Immunisation for adults

Immunisation is also known as vaccination

Key points about immunisation for adults

  • Vaccinations are not just for children. Adults also need vaccinations.
  • Protection provided by some childhood vaccines can also wear off over time, and as you get older your immune system tends to weaken, putting you at higher risk of certain diseases.
  • Find out about the vaccines available free for adults in Aotearoa and when you are eligible for them.
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Immunisation involves receiving a vaccine to help your body's immune system protect you against a disease. Read more about how your immune system works.

The following vaccines are free for adults in Aotearoa New Zealand

  • Flu vaccine: Every winter from age 55 years for Māori and Pasifika and 65 years for anyone else. The flu vaccine is also free for some people with certain medical conditions.
  • Shingles vaccine: One dose at age 65 years. 
  • Tetanus vaccine: From 45 years (if you have not already received 4 doses of tetanus-containing vaccine) and 65 years for anyone else.
  • Measles vaccine (MMR): Anyone born on/after 1 January 1969 who has not had 2 doses of the MMR vaccine should have the MMR vaccine.
  • COVID vaccines: Adults over 16 years are eligible for 2 doses of COVID-19 vaccine and a booster. If you are over 50 years of age, you're eligible for 2 boosters. 

Note: Other vaccines are funded for adults at high risk of some diseases due to other medical conditions. For more details see funded vaccines for special groups (external link)and (external link)vaccinations in pregnancy.

Yearly vaccination against the flu is the best way to protect our communities from infection and serious illness. It is advisable for anyone over the age of 6 months to have the flu vaccine. In Aotearoa New Zealand the flu vaccine is free for Māori and Pasifika every year from the age of 55 years and from 65 years for anyone else. These groups are at higher risk of getting the flu and complications, which may involve being admitted to hospital. Read more about the flu vaccine. 

Shingles is a painful, itchy skin rash. It usually appears as blisters around one side of your chest, but it can also be on your trunk, back, legs or face. It is most common in people over 70 years of age, but can happen in younger people. It is caused by the same virus (varicella zoster) that causes chickenpox.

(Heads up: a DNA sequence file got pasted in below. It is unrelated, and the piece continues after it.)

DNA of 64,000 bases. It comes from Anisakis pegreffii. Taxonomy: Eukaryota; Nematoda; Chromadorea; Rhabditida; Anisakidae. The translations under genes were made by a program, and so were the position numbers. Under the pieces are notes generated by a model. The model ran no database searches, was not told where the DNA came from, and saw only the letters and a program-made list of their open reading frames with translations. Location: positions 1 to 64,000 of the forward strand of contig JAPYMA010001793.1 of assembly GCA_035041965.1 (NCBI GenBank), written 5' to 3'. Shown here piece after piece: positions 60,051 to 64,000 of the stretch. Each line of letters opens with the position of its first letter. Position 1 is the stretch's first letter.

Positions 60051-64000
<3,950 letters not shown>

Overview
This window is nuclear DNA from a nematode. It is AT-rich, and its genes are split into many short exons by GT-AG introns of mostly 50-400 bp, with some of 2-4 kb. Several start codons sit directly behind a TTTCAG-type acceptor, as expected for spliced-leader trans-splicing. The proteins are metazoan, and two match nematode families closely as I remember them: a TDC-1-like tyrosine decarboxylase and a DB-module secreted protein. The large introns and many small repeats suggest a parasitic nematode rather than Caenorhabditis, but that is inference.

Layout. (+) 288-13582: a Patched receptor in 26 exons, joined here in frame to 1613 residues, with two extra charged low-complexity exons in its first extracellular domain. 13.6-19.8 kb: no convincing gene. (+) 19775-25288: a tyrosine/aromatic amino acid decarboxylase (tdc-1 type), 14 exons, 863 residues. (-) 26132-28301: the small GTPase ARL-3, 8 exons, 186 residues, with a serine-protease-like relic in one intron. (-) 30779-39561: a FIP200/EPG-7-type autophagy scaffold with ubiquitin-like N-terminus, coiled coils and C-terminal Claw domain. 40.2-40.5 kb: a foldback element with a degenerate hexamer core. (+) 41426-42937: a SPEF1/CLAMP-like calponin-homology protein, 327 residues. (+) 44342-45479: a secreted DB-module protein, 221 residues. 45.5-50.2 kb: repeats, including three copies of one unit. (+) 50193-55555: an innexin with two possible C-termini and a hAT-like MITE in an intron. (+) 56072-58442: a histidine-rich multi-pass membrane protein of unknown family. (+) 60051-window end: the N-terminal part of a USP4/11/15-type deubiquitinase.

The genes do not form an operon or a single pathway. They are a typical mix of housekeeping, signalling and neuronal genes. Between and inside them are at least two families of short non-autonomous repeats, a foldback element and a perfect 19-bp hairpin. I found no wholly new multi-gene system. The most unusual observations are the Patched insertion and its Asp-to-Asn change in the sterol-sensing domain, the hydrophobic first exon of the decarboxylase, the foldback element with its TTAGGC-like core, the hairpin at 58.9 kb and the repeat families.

In New Zealand, there are two brands of shingles vaccines – Zostavax (1 dose) and Shingrix (2 doses). Both vaccines are available to anyone 50 years and older but only free (funded) for people aged 65 years. Read more about shingles and the shingles vaccine

Tetanus is a serious disease caused by bacteria usually found in soil and manure. It affects your nervous system and causes severe muscle spasms, mainly in your jaw and neck. Tetanus can affect your breathing and can be life threatening.

Anyone who hasn't had 3 tetanus-containing vaccines is at risk of getting tetanus. 

The effect of the vaccine wears off over time so having tetanus vaccines as a child won't give you life-long cover. You need booster doses as an adult. Booster doses may also be needed after dirty cuts, grazes and wounds if it's been more than 5 years since the last booster. 

For adults, booster doses are given as a combination vaccine called Boostrix® which also protects against diphtheria and whooping cough.

Free booster doses are available for adults:

  • 65 years of age and above unless they have already received a tetanus booster within the past 10 years
  • 45 years of age and above who haven't previously received 4 doses of tetanus-containing vaccine.

The vaccine is free, but there may be a small charge for the injection to be given.

Note: The Boostrix® vaccine also protects against whooping cough, but this protection is expected to decrease after 4 to 6 years. Some adults are recommended to have a whooping cough booster at least every 10 years, eg, if you live with a newborn baby. If you’re not eligible for a free whooping cough booster, they can be purchased. Your vaccinator can give you advice on how often it’s recommended you have a booster.

For more information about tetanus vaccine ask your healthcare provider. Read more about tetanus and the tetanus vaccine.

Pneumococcal disease is caused by a bug (bacteria) called S. pneumoniae. This causes serious illnesses such as pneumonia (lung infection), meningitis and septicaemia (infection of the blood). Pneumonia can cause hospitalisation and even death, especially in people 65 years of age or older.

Getting the pneumococcal vaccine is one of the ways to protect against pneumococcal disease. The vaccine may not always prevent pneumonia but it can lessen the severity of the illness and the need to go to hospital. Pneumococcal vaccine is not free for all older adults in Aotearoa New Zealand – you may need to pay for it. If you are over 65 years of age you only need 1 dose. Read more about pneumococcal disease and the pneumococcal vaccine.

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Credits: Sandra Ponen, Healthify pharmacist. Healthify is brought to you by Health Navigator Charitable Trust.

Reviewed by: Angela Lambie, Pharmacist, Auckland

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